Washington Secrets

First bees, now birds seen dying from EPA-approved pesticides

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Politics,Paul Bedard,Washington Secrets

The nation's endangered beekeepers, who have been complaining that new EPA-approved pesticides will wipe out the honeybee industry by 2018, are being joined by bird conservationists who charge that just one corn seed covered with advanced pesticides can kill a blue jay.

"These products are much more dangerous than we expected to birds and wildlife," said the American Bird Conservancy's Cynthia Palmer of the insecticides known as "neonicotinoids," which commercial beekeepers blame for killing off thousands of hives.

The new concerns about the plight of the birds and the bees is prompting two lawmakers, Sens. Mark Udall of Colorado and Barbara Boxer of California, to look into the impact of the Environmental Protection Agency's approval of the bug killers.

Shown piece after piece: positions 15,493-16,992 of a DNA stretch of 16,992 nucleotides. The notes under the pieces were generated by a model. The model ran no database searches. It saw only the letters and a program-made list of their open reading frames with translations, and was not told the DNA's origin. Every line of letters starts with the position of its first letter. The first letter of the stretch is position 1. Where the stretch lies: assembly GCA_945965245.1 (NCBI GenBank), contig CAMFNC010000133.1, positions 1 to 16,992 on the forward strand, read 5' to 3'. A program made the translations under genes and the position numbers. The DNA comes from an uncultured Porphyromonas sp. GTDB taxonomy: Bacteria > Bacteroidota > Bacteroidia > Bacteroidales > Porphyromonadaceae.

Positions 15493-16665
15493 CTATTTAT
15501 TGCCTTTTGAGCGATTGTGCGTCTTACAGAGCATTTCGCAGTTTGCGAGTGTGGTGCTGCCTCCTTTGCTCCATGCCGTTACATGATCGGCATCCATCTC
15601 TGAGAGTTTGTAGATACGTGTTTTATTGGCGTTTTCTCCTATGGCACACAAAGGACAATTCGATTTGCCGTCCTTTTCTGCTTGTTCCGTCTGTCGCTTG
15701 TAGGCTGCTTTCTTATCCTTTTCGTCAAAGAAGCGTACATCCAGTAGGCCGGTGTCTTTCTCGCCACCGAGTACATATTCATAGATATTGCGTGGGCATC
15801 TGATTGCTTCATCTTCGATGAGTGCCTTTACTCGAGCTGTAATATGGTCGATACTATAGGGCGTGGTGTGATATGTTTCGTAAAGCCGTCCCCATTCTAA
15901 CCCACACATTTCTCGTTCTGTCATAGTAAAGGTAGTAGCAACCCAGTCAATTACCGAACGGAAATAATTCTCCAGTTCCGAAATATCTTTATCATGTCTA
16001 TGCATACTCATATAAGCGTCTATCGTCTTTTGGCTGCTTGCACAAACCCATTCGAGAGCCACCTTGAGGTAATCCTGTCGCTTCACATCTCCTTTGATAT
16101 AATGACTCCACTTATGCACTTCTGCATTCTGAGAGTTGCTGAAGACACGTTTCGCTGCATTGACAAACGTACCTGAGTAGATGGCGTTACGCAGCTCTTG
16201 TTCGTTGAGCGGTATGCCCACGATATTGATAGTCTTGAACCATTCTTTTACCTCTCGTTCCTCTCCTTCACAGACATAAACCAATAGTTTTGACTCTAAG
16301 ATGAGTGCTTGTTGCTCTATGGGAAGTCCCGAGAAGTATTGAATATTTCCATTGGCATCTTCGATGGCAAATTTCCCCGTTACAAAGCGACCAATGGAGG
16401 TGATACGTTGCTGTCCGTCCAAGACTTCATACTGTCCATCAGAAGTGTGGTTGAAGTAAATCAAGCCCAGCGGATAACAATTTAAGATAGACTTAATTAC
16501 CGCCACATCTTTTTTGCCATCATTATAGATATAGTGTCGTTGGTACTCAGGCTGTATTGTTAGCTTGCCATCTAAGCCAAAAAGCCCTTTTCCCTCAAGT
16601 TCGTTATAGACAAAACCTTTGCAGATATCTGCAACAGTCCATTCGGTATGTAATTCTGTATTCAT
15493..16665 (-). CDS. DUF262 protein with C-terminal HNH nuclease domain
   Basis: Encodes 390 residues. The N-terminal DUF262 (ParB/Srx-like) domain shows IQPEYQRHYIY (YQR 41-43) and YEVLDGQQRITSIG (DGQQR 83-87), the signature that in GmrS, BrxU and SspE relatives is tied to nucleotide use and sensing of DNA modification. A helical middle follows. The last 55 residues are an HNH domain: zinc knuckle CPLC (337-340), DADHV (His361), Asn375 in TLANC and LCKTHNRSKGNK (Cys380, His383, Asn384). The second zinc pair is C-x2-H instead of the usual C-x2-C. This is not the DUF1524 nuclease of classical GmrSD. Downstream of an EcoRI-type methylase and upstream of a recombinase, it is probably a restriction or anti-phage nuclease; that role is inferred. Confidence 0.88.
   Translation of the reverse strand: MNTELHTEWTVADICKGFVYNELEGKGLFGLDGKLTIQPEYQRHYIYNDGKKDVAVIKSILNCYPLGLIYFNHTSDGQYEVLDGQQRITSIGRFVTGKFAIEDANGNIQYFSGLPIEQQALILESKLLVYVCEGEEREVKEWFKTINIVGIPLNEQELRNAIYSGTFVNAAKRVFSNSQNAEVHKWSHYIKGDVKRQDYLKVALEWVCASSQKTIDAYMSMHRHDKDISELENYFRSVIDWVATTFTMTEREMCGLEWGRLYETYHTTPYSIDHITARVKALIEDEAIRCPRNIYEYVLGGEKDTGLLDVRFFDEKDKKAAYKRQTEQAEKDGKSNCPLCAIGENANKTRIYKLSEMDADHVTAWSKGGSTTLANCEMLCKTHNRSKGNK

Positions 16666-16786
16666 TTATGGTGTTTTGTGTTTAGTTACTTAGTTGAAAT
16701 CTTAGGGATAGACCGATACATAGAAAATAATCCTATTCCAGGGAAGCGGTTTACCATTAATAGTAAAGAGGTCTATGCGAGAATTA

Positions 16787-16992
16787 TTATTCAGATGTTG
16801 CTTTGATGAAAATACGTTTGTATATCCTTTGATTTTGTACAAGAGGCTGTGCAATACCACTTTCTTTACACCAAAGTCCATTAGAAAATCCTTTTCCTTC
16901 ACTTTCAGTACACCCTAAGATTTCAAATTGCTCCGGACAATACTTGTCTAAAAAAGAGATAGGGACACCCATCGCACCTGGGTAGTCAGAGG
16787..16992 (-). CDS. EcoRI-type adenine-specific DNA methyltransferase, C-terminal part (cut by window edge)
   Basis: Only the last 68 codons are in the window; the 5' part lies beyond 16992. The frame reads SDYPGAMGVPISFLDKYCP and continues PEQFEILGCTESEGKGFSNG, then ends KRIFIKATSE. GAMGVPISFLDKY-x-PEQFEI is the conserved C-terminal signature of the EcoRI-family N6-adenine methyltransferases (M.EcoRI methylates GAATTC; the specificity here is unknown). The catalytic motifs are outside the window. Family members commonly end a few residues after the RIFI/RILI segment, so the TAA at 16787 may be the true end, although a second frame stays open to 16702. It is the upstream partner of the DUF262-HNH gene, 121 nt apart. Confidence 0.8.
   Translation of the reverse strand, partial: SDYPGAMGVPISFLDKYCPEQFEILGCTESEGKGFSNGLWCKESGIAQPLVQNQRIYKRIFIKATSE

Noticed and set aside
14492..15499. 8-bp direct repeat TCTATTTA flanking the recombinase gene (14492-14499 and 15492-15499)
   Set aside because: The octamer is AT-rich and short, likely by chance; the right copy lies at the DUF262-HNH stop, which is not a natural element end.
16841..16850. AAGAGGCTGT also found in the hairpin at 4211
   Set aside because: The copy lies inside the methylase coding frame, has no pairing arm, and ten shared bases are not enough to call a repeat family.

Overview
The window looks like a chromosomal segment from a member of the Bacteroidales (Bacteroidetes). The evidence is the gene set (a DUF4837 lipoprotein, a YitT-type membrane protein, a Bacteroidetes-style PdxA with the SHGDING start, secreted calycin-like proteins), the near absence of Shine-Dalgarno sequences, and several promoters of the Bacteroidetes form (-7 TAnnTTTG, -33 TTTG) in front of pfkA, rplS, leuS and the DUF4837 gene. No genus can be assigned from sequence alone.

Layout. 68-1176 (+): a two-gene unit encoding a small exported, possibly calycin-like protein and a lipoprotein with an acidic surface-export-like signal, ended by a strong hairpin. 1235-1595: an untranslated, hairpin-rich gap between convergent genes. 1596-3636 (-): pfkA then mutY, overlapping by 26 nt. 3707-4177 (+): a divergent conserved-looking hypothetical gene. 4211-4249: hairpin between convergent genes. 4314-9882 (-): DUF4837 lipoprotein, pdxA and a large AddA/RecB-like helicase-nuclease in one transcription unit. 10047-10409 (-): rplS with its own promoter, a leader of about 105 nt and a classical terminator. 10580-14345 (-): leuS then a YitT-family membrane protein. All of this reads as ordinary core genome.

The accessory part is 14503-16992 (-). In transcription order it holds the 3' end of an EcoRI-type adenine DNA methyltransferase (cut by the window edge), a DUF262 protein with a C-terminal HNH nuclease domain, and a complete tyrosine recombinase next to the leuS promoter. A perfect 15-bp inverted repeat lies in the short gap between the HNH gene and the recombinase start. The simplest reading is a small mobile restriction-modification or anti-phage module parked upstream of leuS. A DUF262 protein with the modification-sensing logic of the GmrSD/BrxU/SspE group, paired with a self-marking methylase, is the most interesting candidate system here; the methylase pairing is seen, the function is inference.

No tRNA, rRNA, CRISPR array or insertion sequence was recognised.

The EPA, which is on the verge of approving another one of the pesticides, claims that its studies show minimal impact on bees. But, just to be sure, the agency plans to demand that farmers, mostly cotton, nut and berry growers, use less than the recommended amounts.

EPA told Secrets that the studies weren't all conclusive on how the new pesticide, sulfoxaflor, will affect bees. "At the requested higher application rate, evidence regarding long-term effects on the developing brood proved to be inconclusive due to some issues with the study designs. To address this uncertainty, the EPA has proposed reduced application rates and other mitigation measures."

Bee and bird advocates are trying to enlist Congress' help because they lack the clout of the agro-chemical industry and want further studies of the new chemicals.

Steve Ellis, one of the nation's biggest commercial beekeepers, told Secrets that getting other conservationists to complain could slow the pesticide approval process. If more pesticides are OK'd, he said, "by 2018, commercial beekeeping will be extinct." He said that there are just 2 million hives in the nation now, down from 5 million in 1960.

Among the issues cited in a new American Bird Conservancy report on the pesticides is the lethality of new bug killers and indications that the chemicals remain effective in soil and water for years. Palmer, for example, said one kernel of pesticide-coated corn can kill a bird as big as a blue jay.

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